Soaring used car prices suggest inflation headwinds to intensify

Economists claim US inflation will carry over into 2022

Cato Institute chair of understanding of economics Ryan Bourne joins ‘Kennedy’ to discuss concerns surrounding the U.S. economy amid supply chain crisis

Surging used vehicle prices suggest inflation will strengthen in early 2022. 

Wholesale used car and truck prices jumped 8.3% in the first 15 days of October compared to the month of September, according to the Manheim Used Vehicle Value Index.

The Manheim Used Vehicle Value Index

"There has been a lag of 2-3 months between the two so as we enter 2022 used cars will still likely be a big upward influence on the CPI number," said Deutsche Bank strategist Jim Reid. 

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Used car prices have soared 37% over the past 12 months as a global chip shortage caused automakers to rein in production, boosting demand for pre-owned vehicles. 

Prices have also seen a boost due to pent-up demand coming out of the pandemic with many consumers having more cash to spend due to government stimulus measures. 

Used vehicle prices make up about 4% of the core consumer price index basket but have added almost one percentage point increase, according to Reid. 

Core CPI, which excludes food and energy, rose 4% year over year in October. However, that included a 24.4% annual increase in used car prices – more than 12 percentage points below the rise in the Manheim Used Vehicle Value Index.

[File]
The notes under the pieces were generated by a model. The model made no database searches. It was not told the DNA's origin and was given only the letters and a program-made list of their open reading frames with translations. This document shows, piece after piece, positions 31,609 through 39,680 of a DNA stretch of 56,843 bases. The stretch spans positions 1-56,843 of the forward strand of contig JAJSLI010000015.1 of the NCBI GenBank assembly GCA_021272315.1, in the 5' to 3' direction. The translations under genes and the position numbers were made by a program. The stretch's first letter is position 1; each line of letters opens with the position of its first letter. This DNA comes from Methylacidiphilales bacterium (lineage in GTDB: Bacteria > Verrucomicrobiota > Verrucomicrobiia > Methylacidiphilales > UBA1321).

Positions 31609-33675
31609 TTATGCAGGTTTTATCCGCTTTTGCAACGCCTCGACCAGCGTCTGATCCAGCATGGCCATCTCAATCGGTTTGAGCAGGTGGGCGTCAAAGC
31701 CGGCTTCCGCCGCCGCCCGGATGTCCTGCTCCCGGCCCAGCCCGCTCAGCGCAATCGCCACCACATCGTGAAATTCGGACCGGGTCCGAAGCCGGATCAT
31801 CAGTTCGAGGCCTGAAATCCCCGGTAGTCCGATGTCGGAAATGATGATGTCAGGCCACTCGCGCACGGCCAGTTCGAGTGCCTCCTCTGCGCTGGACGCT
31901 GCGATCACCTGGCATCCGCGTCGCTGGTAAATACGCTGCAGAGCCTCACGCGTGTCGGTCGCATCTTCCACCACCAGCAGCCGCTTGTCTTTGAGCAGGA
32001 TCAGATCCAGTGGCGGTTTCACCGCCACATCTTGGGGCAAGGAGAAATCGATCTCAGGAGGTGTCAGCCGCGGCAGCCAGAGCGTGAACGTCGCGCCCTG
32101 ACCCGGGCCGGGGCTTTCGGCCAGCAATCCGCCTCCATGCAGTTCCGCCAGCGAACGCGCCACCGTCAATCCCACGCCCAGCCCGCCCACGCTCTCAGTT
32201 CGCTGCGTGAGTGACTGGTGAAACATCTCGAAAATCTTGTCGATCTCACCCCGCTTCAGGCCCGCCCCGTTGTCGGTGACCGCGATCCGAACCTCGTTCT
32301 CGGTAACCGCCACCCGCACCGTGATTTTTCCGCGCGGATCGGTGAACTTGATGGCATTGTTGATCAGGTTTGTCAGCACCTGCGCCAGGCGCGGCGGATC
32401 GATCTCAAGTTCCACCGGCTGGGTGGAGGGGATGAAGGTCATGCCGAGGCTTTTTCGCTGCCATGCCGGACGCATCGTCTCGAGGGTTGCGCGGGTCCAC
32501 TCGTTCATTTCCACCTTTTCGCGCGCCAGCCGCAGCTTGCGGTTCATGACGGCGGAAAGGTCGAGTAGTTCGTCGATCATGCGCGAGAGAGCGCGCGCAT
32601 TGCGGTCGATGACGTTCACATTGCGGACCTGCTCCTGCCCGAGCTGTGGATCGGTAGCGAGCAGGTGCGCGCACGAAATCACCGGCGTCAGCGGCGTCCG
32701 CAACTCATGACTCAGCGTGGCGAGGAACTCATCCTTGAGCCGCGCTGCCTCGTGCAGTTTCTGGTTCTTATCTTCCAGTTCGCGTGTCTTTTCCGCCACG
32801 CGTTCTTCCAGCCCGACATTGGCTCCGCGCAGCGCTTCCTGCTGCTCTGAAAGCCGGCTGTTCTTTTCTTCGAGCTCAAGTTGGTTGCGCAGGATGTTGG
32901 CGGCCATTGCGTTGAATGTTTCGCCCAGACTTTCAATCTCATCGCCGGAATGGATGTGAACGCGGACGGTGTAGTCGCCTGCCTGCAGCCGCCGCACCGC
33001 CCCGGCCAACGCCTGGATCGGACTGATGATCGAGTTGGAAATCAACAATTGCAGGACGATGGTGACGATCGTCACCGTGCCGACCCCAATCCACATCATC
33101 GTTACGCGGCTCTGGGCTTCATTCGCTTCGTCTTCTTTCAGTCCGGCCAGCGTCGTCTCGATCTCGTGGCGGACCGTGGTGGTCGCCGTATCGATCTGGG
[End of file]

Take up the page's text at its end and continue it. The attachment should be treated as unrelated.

Federal Reserve Chairman Jerome Powell has said the recent bout of inflation is "transitory" and that price increases will recede as supply chain bottlenecks ease. 

The Fed, at its upcoming November meeting, is expected to lay out its plans for tapering its $120 billion per month in asset purchases. However, rate hikes are unlikely to begin for several months. 

While the Fed expects inflation to moderate, Reid says there are signs that pricing pressures could grow even stronger next year. 

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"Primary rents and owners’ equivalent rent make up around a third of the basket (40% for core), and while they are not going to grow at the same breakneck speed [as vehicle prices], the forward looking models suggest that they could be a big story in 2022 and the baton could be passed from cars to housing for CPI strength," he wrote. 

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